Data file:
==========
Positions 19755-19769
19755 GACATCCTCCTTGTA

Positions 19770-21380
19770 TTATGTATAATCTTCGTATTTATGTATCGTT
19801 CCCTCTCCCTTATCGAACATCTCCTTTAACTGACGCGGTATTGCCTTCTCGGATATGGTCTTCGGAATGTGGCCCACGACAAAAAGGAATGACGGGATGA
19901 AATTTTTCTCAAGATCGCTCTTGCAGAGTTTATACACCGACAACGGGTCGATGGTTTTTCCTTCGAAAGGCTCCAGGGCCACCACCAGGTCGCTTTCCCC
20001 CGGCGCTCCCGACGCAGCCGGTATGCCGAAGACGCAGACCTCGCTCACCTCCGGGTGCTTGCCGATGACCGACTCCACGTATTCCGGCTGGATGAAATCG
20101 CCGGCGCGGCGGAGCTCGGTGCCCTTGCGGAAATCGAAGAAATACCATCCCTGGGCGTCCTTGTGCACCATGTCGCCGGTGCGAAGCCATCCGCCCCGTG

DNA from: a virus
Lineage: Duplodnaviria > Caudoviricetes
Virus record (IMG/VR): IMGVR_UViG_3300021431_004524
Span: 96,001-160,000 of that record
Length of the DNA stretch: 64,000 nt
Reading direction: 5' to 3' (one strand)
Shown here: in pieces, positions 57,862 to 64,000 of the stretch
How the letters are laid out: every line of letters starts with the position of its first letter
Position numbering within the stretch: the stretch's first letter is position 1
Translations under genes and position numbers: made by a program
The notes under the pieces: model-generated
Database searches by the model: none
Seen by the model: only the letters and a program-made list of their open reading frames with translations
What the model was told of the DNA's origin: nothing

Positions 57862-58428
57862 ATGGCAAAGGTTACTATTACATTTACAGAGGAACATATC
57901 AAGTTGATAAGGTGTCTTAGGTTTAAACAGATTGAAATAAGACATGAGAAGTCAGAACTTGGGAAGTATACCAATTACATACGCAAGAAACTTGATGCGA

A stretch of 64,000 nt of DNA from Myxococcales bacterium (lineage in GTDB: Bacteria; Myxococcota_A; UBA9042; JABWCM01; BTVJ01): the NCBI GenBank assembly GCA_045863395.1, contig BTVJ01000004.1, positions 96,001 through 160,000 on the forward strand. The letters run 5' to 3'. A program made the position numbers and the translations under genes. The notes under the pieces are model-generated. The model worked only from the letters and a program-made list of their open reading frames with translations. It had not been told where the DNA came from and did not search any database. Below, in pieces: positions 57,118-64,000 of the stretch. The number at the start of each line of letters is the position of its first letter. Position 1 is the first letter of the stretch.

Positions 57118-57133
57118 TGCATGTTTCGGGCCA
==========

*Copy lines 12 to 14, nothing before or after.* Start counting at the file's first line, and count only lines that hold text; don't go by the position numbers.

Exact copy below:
Span: 96,001-160,000 of that record
Length of the DNA stretch: 64,000 nt
Reading direction: 5' to 3' (one strand)